The argument goes something like this:
Look ,nobody is trying to take your guns away. We’re on board with you there, brother! The Supreme Court has ruled that you have an individual right to own a gun. But all rights have limits, you know? I mean, you can’t yell “Fire” in a crowded theater. And besides, nobody really needs a clip that holds thirty rounds unless they’re hunting humans, do they? We can limit the body count in cases like this by simply reducing the capacity of the magazines. That’s not so unreasonable, is it?
Unfortunately somebody has to be the bad guy here, so I’ll field the question. Yes. Yes, it is completely unreasonable. And furthermore, this is precisely the wrong time to be having this discussion. You’re only doing it now because politicians tend to get a bit gun shy (if you’ll pardon the phrase) at times like this and fidget around, not wanting to look too gun happy. But since you took the time to ask, I’ll sit down with you here and try to explain why that is.
There are two related but equally dangerous problems with this argument. The first is whether or not there is a “need” for people to have a high capacity magazine which holds 30 or more rounds. (And this is one argument which even Ed Morrissey seemed willing to give some ground on in the article linked above.) I’ll grant you that the number of scenarios where it might be useful is limited indeed. You’ll never get that many shots at any game animal you’re hunting and a Glock is really a fairly useless weapon for hunting to begin with. And you’re never going to be in that much of a rush to get off such a large number of rounds in conventional target shooting competition.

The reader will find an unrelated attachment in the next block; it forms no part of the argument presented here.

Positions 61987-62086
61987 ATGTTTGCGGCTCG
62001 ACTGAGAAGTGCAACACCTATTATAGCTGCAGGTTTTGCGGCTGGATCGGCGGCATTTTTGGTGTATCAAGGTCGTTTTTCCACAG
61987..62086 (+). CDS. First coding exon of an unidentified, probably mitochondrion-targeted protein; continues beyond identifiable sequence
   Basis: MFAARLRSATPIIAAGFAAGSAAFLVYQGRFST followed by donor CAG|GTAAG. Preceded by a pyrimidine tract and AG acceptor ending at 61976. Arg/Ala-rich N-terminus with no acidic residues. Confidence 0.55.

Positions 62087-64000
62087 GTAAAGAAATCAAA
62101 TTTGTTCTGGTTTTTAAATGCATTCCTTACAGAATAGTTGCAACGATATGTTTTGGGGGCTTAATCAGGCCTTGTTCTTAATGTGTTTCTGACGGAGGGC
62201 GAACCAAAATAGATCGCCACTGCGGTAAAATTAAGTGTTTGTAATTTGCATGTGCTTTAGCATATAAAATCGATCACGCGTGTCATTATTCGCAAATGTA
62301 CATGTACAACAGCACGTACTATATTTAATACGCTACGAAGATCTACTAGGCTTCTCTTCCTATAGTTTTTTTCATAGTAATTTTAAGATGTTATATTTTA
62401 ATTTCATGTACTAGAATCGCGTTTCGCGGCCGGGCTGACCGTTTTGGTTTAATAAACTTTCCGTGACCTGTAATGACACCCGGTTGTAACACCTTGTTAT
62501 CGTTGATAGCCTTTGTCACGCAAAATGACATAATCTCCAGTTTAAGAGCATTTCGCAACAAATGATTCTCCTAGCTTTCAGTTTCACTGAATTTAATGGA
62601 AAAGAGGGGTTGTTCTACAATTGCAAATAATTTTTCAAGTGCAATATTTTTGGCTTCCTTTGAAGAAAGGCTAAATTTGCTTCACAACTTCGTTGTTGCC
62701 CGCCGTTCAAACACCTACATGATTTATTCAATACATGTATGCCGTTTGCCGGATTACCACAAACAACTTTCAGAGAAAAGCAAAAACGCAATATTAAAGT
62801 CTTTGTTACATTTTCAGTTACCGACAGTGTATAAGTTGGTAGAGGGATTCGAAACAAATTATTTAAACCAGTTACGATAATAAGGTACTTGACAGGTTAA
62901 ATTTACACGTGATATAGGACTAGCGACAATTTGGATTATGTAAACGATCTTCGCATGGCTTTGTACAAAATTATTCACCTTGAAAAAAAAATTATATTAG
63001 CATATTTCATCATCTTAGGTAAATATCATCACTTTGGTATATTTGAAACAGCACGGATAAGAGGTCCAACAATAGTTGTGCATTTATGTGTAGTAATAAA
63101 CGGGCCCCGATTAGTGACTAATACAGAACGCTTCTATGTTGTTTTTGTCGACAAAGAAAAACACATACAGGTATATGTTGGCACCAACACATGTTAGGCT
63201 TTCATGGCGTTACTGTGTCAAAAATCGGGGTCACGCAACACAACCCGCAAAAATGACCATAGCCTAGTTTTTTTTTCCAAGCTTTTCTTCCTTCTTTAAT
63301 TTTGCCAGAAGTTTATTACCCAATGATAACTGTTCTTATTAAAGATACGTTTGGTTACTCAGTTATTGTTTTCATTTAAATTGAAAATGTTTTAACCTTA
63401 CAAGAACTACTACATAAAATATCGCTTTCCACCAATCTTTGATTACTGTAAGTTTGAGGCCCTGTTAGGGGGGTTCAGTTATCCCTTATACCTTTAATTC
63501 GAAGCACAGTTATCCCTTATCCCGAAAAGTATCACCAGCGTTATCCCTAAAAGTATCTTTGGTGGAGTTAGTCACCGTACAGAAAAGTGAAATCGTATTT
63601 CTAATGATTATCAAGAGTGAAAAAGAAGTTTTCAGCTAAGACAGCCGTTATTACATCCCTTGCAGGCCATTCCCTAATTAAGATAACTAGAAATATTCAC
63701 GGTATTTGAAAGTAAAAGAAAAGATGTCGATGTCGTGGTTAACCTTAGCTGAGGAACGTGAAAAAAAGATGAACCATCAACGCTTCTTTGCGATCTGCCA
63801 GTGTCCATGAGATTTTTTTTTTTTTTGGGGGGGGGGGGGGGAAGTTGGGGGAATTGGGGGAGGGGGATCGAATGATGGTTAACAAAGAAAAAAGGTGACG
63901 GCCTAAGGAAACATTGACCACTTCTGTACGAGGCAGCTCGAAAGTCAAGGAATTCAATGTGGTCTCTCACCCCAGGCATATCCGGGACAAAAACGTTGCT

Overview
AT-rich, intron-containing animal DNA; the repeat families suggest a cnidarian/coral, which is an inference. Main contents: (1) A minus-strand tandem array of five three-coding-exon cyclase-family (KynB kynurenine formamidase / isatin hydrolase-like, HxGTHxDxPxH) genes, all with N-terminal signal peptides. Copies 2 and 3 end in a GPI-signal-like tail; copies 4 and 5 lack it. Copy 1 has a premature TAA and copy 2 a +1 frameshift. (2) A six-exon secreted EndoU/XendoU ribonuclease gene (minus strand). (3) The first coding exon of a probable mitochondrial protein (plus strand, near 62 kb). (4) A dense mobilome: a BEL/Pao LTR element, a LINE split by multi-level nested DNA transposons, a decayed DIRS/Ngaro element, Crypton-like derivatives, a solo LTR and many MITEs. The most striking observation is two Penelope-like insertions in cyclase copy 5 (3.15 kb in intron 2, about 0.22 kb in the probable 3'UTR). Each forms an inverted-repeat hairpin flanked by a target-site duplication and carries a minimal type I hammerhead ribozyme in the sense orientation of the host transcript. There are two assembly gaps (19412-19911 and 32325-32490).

But I can think of one – hopefully very rare – situation where it might come in handy. That would be in a home defense situation where you’re facing multiple armed assailants. Granted, with a lot of practice you can switch out a clip on a handgun in a few seconds, but not everyone has that skill. (I’ve actually experimented with this in the past, and under ideal conditions I can do it in about four.) The point here, though, is that it isn’t totally inconceivable that somebody might run into a use for it.
But that is actually a far less important consideration than the second point of the argument. The real question here is whether or not the need to be able to fire that many rounds constitutes sufficient grounds, and if the government could or should mandate such a limitation on that basis.
There is no end to the list of things Americans may not need to do. You don’t really need to be able to dance in a public park. Let’s face it, there are plenty of other ways to express happiness. And as far as physical training goes, you could always just do calisthenics. Further, as some nanny state enthusiasts might reason, the possibility exists that while dancing in a public park, you might fall down and hurt yourself. Even worse, your clumsy frolicking could lead you to fall down and hurt someone else. But does that lack of need and potential self-injury provide grounds for the federal government to prohibit dancing in national parks? Where in the Constitution are we to find that power granted to them?
The point being, a lack of need for someone to perform a given activity does not automatically make a constitutionally sound argument in favor of government regulation. And if we were to give ground on this admittedly rational sounding argument – that the vast majority of Americans would never need a 30 round clip – then you have just established a very dangerous precedent.
What if the next argument comes in the form of the Gentleman from Vermont saying that 30 was too low of a bar, and perhaps 20 was more in line with our “needs?” It’s only a short hop from there to saying that only single shot weapons are required with each round needing to be manually expelled and replaced directly into the chamber.